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Effective beam directions using radiobiologically optimized IMRT of node positive breast cancer
Uppsala University, Disciplinary Domain of Medicine and Pharmacy, Faculty of Medicine, Department of Oncology, Radiology and Clinical Immunology, Oncology.
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2006 (English)In: Physica medica (Testo stampato), ISSN 1120-1797, E-ISSN 1724-191X, Vol. 22, no 1, 3-15 p.Article in journal (Refereed) Published
Abstract [en]

The purpose of this study was to investigate the optimal coplanar beam directions when treating an early breast cancer with locoregional lymphatic spread with a few radiobiologically optimized intensity modulated beams. Also to determine the increase in the probability of complication-free cure with the number of beam portals and the smallest number required to perform a close to optimal treatment for this tumour site. Four test patients with stage II left-sided breast cancer were studied with heart, lung and contralateral breast as principal organs at risk. The clinical target volume consisted of the breast tissue remaining after surgery, the axillary, the internal mammary as well as the supraclavicular lymph nodes. Through an exhaustive search of all possible beam directions the most effective coplanar beams with one to four intensity modulated photon beam portals were investigated. Comparisons with uniform beam treatment techniques and up to 12 intensity modulated beams were also made. The different plans were optimized using the probability of complication-free tumour cure, P+, as biological objective function. When using two intensity modulated beam directions three major sets of suitable directions were identified denoted by A, P and T A corresponds to an anterior oblique pair of beams around 25 degrees and 325 degrees, P is a perpendicular lateral pair at around 50 and 130 whereas T is a more conventional tangential pair at around 155 degrees and 300 degrees. Interestingly, these configurations identify simply three major effective beam directions namely at 30 degrees +/- 20 degrees, 145 degrees +/- 20 degrees and 310 degrees +/- 15 degrees. For the three intensity modulated beam technique a combination of these three effective beam directions generally covered the global maximum of the probability of complication-free tumour control. The improvement in complication-free cure probability with two optimally selected intensity modulated beams is around 10% when compared to a uniform beam technique with three to four beam portals. This increase is mainly due to a reduction by almost 1% in the probability of injury to the heart and an increase of 6% in the probability of local tumour control. When three or four biologically optimized beam portals are used a further increase in the probability of complication-free cure of about 6% can often be obtained. This improvement is caused by a small decrease in the probability of injury to the heart, left lung and other surrounding normal tissue, as well as a slight further increase in the probability of tumour control. The increase in the treatment outcome is minimal when more than four intensity modulated beams are employed. A small increase in dose homogeneity in the target volume and a slight decrease in the normal tissue volume receiving high dose may be seen, but without appreciably improving the complication-free cure probability. For a stage II breast cancer, three and in more complex cases four optimally oriented beams are sufficient to reach close to the maximum probability of complication-free tumour control when biologically optimized intensity modulated dose delivery is used. Angle of incidence optimization may then be advantageous starting from the given most effective three beam directions.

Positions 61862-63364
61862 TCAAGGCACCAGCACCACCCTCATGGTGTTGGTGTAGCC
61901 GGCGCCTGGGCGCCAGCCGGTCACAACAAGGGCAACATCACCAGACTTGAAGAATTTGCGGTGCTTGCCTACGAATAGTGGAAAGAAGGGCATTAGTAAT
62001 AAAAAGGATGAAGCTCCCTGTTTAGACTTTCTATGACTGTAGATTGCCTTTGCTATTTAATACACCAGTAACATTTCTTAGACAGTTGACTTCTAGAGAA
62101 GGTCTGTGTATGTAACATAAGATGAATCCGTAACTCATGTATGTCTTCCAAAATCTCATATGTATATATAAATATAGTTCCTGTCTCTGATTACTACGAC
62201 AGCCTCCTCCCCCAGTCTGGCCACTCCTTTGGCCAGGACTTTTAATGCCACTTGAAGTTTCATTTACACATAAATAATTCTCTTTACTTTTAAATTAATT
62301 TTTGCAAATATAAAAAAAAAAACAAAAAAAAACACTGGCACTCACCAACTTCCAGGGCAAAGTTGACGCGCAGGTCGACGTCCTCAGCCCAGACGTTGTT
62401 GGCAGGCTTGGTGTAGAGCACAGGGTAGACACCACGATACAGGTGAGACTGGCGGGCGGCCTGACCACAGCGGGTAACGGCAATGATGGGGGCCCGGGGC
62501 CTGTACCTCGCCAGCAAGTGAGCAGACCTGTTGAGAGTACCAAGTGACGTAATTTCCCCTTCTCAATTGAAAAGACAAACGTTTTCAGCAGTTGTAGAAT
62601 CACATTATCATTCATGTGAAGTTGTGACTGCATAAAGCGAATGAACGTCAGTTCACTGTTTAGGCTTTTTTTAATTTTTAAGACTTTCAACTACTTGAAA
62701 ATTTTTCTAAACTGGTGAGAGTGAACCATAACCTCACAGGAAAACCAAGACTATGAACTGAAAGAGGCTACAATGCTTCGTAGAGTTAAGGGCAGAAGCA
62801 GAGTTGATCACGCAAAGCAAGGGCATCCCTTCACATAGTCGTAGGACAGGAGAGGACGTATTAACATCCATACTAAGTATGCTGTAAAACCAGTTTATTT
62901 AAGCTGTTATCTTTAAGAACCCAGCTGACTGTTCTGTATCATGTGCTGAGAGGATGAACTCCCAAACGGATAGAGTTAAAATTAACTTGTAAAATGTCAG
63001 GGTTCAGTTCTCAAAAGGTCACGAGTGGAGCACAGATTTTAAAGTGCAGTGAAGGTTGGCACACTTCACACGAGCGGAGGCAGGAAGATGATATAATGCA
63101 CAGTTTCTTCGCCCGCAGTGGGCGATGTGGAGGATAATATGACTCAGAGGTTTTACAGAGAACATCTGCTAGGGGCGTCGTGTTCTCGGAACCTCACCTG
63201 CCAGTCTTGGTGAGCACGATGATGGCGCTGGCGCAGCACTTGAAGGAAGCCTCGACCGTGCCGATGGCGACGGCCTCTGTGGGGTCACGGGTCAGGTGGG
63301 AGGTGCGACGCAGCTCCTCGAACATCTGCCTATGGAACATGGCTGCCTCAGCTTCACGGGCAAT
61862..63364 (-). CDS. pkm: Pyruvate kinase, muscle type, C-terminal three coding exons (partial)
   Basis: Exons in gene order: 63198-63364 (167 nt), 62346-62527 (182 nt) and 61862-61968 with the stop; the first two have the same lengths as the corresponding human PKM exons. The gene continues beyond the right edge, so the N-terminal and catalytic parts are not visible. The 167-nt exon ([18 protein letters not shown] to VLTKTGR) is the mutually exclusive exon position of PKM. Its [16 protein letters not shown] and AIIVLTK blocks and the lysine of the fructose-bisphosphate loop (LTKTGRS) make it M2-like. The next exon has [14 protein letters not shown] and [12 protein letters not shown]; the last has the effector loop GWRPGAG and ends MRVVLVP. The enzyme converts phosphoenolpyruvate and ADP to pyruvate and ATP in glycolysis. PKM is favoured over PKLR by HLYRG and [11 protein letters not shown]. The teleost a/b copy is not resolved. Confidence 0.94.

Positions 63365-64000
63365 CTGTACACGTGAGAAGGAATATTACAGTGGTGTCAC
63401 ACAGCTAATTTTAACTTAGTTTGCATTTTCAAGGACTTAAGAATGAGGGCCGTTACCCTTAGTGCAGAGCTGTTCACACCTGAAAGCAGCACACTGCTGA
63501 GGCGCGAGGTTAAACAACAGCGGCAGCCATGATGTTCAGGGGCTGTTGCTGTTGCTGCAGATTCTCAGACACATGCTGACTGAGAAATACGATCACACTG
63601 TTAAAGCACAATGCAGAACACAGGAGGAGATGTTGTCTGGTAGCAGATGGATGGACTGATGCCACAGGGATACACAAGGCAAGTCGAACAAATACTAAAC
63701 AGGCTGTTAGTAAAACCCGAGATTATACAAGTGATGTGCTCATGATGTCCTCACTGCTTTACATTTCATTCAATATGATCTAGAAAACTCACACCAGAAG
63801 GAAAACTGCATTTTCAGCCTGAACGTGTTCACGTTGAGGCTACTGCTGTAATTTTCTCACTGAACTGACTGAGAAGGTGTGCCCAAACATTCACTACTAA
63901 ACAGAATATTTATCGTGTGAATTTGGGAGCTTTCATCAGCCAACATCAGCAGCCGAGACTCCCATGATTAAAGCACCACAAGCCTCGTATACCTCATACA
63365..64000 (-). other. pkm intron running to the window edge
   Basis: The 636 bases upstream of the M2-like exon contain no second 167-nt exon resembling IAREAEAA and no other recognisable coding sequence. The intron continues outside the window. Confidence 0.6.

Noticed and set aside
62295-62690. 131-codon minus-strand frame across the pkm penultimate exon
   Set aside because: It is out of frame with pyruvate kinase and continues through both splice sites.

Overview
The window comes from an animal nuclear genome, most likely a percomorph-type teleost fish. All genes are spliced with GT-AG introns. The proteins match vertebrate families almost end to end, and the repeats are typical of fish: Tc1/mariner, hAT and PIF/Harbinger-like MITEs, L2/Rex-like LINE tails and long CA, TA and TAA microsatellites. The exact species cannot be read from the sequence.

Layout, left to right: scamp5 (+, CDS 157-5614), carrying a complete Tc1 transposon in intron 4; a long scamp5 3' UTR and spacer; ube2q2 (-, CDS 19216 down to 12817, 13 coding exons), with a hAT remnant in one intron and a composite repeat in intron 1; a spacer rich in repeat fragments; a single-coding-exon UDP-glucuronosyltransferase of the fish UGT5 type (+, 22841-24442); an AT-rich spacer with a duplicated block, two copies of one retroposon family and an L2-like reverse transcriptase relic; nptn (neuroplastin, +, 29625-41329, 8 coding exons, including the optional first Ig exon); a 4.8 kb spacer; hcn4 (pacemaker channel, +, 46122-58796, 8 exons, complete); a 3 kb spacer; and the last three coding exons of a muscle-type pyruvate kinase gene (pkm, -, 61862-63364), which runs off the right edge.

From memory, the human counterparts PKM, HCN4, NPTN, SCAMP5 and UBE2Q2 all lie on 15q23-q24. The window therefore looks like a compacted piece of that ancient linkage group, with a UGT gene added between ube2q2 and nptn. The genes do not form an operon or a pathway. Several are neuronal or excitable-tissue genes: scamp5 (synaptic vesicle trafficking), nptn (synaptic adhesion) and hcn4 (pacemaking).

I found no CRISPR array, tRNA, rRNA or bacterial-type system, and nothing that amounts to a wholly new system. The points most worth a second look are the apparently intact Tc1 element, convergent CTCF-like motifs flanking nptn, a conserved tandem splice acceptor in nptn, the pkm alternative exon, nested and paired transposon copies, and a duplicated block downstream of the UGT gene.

Place, publisher, year, edition, pages
2006. Vol. 22, no 1, 3-15 p.
Keyword [en]
breast cancer, intensity modulation, biological treatment optimization, angle of incidence optimization
National Category
Medical and Health Sciences
URN: urn:nbn:se:uu:diva-155264DOI: 10.1016/S1120-1797(06)80005-0ISI: 000240273600001PubMedID: 17664150OAI: oai:DiVA.org:uu-155264DiVA: diva2:424752
Available from: 2011-06-20 Created: 2011-06-20 Last updated: 2011-06-20Bibliographically approved

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